mp3gain [options] [infile] [infile 2 ...]
This manual page documents briefly the mp3gain command.
This manual page was written for the Debian distribution
because the original program does not have a manual page.
mp3gain can analyze and adjust mp3 files so that they have the same volume.
mp3gain does not just do peak normalization, as many normalizers do. Instead, it does some statistical analysis to determine how loud the file actually sounds to the human ear. Also, the changes mp3gain makes are completely lossless. There is no quality lost in the change because the program adjusts the mp3 file directly, without decoding and re-encoding.
mp3gain optionally writes gain adjustments directly into the encoded data. In this case, the adjustment works with all mp3 players, i.e. no support for a special tag is required. This mode is activated by any of the options -r, -a, -g, or -l.
If none of the above options are given, the recommended gain change is instead written to a special tag in the mp3 file. In this case, the adjustment only works with mp3 players that support this tag. Some mp3 players refer to this as ReplayGain. The tag is written either in APEv2 format (default) or in ID3v2 format (with -s i). If you only want to print the recommended gain change (and not modify the file at all) you may use the -s s (skip tag) option.
The method mp3gain uses to determine the desired volume
is described at
www.replaygain.org (link to URL http://www.replaygain.org/) .
See also /usr/share/doc/mp3gain/README.method .
If you specify -r and -a, only the second one will work.
If you do not specify -c, the program will stop and ask before applying gain change to a file that might clip
Here's the problem:
The "global gain" field that mp3gain adjusts is an 8-bit unsigned integer, so
the possible values are 0 to 255.
MOST mp3 files (in fact, ALL the mp3 files I've examined so far) don't go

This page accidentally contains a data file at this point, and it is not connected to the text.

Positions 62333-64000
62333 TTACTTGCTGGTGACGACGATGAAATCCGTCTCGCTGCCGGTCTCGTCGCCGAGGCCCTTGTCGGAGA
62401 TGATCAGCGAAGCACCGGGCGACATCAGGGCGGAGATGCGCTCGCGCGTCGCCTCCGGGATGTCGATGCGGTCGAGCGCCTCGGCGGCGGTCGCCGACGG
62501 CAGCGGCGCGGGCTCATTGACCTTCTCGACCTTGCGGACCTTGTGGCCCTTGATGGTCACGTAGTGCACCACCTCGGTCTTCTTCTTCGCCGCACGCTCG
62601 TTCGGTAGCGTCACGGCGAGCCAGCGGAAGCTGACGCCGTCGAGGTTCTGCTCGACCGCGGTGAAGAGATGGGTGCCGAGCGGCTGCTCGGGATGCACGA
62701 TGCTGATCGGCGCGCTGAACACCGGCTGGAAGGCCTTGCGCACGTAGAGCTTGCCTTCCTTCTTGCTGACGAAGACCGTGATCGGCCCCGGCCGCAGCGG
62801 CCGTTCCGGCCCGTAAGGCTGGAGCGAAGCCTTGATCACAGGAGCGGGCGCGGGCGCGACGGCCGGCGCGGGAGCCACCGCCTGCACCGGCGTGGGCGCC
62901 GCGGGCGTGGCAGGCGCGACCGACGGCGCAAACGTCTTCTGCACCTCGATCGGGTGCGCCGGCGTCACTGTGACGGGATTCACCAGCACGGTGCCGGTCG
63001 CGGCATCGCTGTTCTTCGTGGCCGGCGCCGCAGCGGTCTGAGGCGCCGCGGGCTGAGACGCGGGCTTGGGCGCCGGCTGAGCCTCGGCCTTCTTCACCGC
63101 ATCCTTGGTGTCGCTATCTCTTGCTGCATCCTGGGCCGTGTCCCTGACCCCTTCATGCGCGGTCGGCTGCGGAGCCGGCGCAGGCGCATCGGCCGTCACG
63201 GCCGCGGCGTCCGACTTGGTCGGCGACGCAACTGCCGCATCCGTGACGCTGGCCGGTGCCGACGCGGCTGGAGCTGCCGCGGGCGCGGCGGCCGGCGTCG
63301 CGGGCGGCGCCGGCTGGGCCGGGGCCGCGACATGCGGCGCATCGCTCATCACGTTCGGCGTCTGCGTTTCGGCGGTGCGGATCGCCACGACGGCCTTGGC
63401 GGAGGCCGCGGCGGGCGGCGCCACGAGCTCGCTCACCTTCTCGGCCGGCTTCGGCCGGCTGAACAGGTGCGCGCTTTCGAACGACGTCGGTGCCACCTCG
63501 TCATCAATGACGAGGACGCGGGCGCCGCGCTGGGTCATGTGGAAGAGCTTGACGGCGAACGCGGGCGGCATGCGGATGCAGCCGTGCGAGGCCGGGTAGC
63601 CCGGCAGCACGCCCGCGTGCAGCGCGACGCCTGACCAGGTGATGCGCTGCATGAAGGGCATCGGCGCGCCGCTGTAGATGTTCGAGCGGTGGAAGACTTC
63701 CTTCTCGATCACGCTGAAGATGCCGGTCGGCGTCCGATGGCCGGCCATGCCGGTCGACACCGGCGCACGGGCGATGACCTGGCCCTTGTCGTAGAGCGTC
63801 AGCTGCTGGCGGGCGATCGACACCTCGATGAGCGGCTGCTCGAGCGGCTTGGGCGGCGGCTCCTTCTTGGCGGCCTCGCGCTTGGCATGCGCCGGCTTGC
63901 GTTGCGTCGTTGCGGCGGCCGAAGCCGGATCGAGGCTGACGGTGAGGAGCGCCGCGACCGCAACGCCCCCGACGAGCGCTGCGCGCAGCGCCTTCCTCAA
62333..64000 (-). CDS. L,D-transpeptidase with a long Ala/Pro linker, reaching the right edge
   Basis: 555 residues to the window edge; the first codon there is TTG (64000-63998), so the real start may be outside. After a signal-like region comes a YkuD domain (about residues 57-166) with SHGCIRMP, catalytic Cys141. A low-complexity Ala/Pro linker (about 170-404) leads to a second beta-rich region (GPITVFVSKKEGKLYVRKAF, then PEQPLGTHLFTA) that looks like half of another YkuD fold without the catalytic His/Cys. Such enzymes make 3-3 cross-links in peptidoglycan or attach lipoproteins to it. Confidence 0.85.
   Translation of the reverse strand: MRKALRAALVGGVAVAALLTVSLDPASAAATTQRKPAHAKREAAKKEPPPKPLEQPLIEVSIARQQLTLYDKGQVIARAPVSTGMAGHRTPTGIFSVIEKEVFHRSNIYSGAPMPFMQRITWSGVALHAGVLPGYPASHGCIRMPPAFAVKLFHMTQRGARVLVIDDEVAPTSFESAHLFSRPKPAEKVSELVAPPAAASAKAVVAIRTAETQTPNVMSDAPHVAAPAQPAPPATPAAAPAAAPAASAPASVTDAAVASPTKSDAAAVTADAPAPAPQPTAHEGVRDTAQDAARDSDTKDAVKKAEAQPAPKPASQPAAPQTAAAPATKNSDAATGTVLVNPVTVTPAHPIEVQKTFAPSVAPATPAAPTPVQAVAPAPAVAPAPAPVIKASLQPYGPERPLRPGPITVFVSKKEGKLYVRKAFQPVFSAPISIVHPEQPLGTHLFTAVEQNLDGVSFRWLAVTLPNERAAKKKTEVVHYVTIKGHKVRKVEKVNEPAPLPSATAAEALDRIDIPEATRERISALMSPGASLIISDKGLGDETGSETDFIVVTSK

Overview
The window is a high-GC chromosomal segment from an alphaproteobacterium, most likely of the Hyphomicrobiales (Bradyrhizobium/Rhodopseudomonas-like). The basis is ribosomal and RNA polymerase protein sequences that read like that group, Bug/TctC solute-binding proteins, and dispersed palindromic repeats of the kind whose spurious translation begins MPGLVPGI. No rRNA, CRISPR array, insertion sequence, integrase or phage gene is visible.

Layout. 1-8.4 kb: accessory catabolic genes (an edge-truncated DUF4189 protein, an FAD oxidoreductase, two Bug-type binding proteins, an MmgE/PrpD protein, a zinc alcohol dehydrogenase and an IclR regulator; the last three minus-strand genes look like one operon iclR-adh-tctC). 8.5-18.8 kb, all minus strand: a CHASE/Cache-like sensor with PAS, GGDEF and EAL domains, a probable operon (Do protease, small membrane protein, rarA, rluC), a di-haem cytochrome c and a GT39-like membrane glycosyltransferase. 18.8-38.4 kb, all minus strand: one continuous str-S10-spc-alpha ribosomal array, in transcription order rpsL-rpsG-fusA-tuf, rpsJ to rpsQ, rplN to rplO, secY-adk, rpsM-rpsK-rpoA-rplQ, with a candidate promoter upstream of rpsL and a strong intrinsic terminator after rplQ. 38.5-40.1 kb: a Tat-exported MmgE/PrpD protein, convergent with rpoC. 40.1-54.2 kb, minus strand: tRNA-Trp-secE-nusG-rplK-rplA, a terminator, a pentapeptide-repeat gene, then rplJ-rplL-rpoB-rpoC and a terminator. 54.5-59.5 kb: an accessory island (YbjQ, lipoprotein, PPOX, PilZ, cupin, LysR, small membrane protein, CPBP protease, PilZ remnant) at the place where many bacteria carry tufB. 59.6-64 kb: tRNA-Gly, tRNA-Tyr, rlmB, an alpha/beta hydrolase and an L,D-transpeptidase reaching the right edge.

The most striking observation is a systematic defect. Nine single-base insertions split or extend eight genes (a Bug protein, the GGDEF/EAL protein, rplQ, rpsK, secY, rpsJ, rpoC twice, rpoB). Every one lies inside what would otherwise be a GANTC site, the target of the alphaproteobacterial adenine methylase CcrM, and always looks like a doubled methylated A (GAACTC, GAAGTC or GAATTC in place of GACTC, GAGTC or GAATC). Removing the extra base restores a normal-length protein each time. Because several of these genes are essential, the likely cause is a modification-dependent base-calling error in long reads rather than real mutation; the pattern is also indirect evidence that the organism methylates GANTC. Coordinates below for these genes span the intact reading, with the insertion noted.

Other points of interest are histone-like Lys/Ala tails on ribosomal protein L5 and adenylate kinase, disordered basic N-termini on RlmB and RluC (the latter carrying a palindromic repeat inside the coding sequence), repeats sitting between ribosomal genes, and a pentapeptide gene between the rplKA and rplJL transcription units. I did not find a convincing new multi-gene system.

over 230. So there's plenty of headroom on top-- you can increase the gain
by 37dB (multiplying the amplitude by 76) without a problem.
The problem is at the bottom of the range. Some encoders create frames with
0 as the global gain for silent frames.
What happens when you _lower_ the global gain by 1?
Well, in the past, mp3gain always simply wrapped the result up to 255.
That way, if you lowered the gain by any amount and then raised it by the
same amount, the mp3 would always be _exactly_ the same.
There are a few encoders out there, unfortunately, that create 0-gain frames
with other audio data in the frame.
As long as the global gain is 0, you'll never hear the data.
But if you lower the gain on such a file, the global gain is suddenly _huge_.
If you play this modified file, there might be a brief, very loud blip.
So now the default behavior of mp3gain is to _not_ wrap gain changes.
In other words,
To use the original "wrapping" behavior, use the -w switch.
The homepage of mp3gain is located at
http://mp3gain.sourceforge.net/ (link to URL http://mp3gain.sourceforge.net/) .
This manual page was written by Stefan Fritsch firstname.lastname@example.org for
the Debian system (but may be used by others). Permission is
granted to copy, distribute and/or modify this document under
the terms of the GNU Lesser General Public License, Version 2.1 or
any later version published by the Free Software Foundation.
On Debian systems, the complete text of the GNU Lesser General Public
License can be found in /usr/share/common-licenses/LGPL.